In this day and age, electronic mail has invaded our lives almost as much as US Postal mail or the telephone. However, in contrast with the telephone, where moods can be projected by the tone of one's voice, and with US Postal mail, which can be written on letterhead, electronic mail can often seem impersonal and its origin vague. One automatic way to convey more information about you or your organization is to create a .signature file.
A .signature file appears at the end of your message. It is completely free form, so there isn't a set pattern or template that people use to create one. Often people include a full name, e-mail address, organization name, phone number, fax number, and sometimes a quote or disclaimer.
The only convention about .signature files is their length. It is considered general network etiquette to limit your signature files to four lines or less.
To create a signature file, use your favorite UNIX editor and create a file called .signature in your home directory. Remember to save the file in your home directory; if you save it somewhere else, it will not be attached to your messages.
Now, every time you create a message, the text from your .signature file will automatically appear in your message.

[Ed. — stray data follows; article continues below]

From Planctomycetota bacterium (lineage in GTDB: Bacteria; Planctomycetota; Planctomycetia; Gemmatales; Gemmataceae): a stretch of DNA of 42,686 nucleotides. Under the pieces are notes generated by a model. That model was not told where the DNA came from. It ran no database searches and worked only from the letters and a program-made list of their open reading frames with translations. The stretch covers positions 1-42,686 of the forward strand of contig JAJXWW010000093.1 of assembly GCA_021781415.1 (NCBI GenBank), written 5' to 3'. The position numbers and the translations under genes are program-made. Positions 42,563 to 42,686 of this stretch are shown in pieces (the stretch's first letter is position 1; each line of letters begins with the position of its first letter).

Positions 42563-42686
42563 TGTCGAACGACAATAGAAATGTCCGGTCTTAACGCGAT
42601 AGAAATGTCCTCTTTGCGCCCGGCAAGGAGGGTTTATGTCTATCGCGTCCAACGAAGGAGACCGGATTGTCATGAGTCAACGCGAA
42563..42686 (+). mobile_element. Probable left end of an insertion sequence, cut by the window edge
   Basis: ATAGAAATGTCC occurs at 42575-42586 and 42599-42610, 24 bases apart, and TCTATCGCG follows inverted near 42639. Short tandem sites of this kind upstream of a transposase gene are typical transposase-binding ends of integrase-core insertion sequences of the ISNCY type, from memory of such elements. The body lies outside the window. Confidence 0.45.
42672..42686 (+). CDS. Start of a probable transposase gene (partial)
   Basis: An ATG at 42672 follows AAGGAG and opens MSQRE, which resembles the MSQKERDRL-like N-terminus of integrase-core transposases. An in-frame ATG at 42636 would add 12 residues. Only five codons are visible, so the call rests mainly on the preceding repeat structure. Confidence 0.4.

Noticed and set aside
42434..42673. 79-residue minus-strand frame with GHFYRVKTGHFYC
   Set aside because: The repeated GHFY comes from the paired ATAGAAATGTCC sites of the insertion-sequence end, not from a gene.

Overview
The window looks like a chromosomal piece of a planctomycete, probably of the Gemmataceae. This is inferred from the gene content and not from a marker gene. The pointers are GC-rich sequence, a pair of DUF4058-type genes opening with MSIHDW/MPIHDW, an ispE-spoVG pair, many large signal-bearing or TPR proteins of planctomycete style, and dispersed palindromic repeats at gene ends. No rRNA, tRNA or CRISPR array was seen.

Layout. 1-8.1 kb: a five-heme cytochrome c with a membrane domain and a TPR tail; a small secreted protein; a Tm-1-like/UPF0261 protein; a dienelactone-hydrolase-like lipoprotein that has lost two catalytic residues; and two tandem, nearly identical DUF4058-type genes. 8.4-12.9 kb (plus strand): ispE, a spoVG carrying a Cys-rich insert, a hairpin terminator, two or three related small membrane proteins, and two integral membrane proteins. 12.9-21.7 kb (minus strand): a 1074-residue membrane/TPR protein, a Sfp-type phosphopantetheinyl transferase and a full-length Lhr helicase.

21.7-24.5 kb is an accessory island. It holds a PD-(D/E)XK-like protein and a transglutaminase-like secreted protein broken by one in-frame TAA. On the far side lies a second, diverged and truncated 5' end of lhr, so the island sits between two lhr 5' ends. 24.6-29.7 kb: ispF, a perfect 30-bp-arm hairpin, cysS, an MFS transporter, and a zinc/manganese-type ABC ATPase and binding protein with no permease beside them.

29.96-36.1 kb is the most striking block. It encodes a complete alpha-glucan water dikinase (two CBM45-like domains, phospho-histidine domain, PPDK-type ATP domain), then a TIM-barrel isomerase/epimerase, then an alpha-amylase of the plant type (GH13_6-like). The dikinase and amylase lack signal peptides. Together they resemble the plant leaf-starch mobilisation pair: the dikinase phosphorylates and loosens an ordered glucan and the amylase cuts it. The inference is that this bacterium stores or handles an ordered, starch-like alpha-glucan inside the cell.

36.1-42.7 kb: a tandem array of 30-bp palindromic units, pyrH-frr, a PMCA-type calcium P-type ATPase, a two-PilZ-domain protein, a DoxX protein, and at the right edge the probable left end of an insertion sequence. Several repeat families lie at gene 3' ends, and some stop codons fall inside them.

Here are some examples of .signature files:
Alex Tang --- ALTITUDE@UMICH.EDU...USERW00Y@UMICHUM.BITNET
--------------+ UM-SNRE: Student, Computer Consultant III, & SysAdmin
PGP on request| ITD/CSS Consultant, Short Asian with long hair :)
or via finger | WWW -> http://www.snre.umich.edu/users/altitude
Brian W. Spolarich "If life is a dream, then
UM ITD/US Consulting and Support Services we should be friends. After
firstname.lastname@example.org all, we are dreaming each
finger email@example.com for PGP key. other."
|\ | |\/| David L. Miller firstname.lastname@example.org (206) 685-6240
|/ |_ | | Software Engineer, Pine Development Team (206) 685-4045 (FAX)
University of Washington, Networks & Distributed Computing, JE-20
4545 15th Ave NE, Seattle WA 98105, USA
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